21112007 Integrals ROCK!
Given:

A = πR²
R² = x² + y²
∴ y(x) = (R²  x²)1/2
V = 

π ⋅ y(x)2 dx 
∴V = 

π ((R²  x²)1/2 )2 dx 
V = π 

(R²  x²) dx 
V = π 

R² dx    π 

x² dx 
V = πR2 

dx    π 

x2 dx 
V = πR2  (  x  )  R

  π  (  x3
3

)  R

V = πR2  (  (R(R)  )    π
3

(  R3 (R3 )  ) 
V = πR3 + πR3  πR3 /3  πR3 /3
V = (2  2/3)πR3 
V =  4
3

πR3 
Not long ago, maybe a few weeks, I thought I'd refresh my memory on the trifle of calculus I learned in my OAC classes in high school. I started by going out and buying a new book on the subject, and I must say, I'm very happy with the purchase I made. The book is The Humongous Book of Calculus Problems, by W. Michael Kelley. It has 1000 questions in it, which get progressively more challenging throughout the book. With each question, he walks you through a stepbystep procedure of solving it, and has a battery of side notes to clarify things. It's a great book to learn from, and it's what I've learned from this book that inspired me to write this post today.
I remember a time when I was quite young, still in grade school, and learning some basic geomety. It is a specific moment that I remember, when I wondered if I could figure out the volume of a sphere based on the the equations I knew for a circle. I didn't of course. For a kid that age though, I'd say I had a pretty good grasp of things. My idea at the time involved taking the area of a circle, and multiplying it by half the circumference of that same circle (the logic there I won't bother to explain). Of course, it didn't work, and I later learned that the volume of a sphere is 4/3πr³.
Although that equation is of course correct, I was rather disappointed when I learned it. I did not understand why that equation worked, but merely memorized it for my later convenience. That stewed in the back of my brain for years, until I hit a question in the aforementioned book which I was very happy to solve. That question being exactly what I wanted to know then: given that the area of a circle is πr², show that the volume of a sphere is 4/3πr³
The way to solve it is like this: Take the basic equation for a circle:
x² + y² = r²
Now rearrange that equation, solving it for y:
y² = r²  x²
y = √(r²  x²)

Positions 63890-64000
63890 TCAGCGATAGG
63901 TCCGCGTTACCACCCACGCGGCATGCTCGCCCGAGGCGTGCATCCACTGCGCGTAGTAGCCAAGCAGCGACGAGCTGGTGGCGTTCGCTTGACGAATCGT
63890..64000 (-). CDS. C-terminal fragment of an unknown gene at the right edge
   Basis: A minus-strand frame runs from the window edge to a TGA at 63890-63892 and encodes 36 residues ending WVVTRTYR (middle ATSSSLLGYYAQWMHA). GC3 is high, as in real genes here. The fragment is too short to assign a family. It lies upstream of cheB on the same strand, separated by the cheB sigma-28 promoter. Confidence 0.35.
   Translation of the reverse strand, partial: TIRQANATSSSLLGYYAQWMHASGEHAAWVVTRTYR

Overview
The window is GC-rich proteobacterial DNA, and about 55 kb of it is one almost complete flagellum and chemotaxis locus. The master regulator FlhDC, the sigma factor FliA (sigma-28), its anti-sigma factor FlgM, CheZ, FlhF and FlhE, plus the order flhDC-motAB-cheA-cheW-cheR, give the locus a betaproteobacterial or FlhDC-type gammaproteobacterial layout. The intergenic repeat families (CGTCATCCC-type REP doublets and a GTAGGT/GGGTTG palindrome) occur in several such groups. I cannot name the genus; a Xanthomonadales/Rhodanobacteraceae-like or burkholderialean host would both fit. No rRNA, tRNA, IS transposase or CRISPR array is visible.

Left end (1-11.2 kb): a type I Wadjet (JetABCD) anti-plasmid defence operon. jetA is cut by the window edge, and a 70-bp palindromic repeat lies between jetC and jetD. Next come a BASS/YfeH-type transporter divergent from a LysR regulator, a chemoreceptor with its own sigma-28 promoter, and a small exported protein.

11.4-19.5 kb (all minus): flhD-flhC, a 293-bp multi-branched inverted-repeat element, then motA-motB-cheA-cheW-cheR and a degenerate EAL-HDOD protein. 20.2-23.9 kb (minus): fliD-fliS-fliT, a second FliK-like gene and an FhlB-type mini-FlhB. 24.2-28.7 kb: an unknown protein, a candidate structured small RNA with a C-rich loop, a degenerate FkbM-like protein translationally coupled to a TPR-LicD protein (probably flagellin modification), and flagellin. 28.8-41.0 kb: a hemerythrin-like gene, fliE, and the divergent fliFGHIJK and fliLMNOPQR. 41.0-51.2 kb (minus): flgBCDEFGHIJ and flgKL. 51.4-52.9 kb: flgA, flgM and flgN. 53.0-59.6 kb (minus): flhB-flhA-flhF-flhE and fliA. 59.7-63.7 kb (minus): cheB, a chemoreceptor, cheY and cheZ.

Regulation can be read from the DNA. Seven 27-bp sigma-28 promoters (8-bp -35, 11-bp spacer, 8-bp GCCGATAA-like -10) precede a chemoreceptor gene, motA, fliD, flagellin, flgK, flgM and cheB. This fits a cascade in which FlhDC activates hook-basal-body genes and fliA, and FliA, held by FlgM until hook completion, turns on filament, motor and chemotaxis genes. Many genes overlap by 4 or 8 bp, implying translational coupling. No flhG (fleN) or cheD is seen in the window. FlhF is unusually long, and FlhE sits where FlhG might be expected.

This gives you the ycoordinate(s) of any point on a circle, given it's x coordinate
and radius.
The trick here is to envision that circle as a projection of a sphere. If you look at the circle in 2D on a piece of paper, you can envision it as being merely a center slice of a 3D sphere. Now imagine that sphere divided into slices that stick out of the paper toward you. In that case, that same equation represents the radius of those slices.
Slicing things is of course one of the fundamental parts of calculus. It's by using integrals that we can effectively take an infinite number of slices, and add them all together, giving us the volume of the sphere.
In the case of a sphere, all of those slices are circles, their area being πr². Their radius will change depending on what part of the sphere we're slicing them from. As mentioned above though, that radius will be √(r²  x²). With this information, we can work out the volume of the sphere as a whole. The steps in doing so are what you see on the right.
I have to say, being able to work that out on my own steam really made my day.
Now, the coolest thing about calculus is that you can take one equation, and transform
it to give you other equations. If you take that same equation that we have for the
volume of a sphere, we can actually take it's derivative to get the surface area:
V = 4/3πr³
∴ V' = 4πr²
∴ A = 4πr²
I'm really pleased to be able to gain a good understanding of why those equations are as
they are.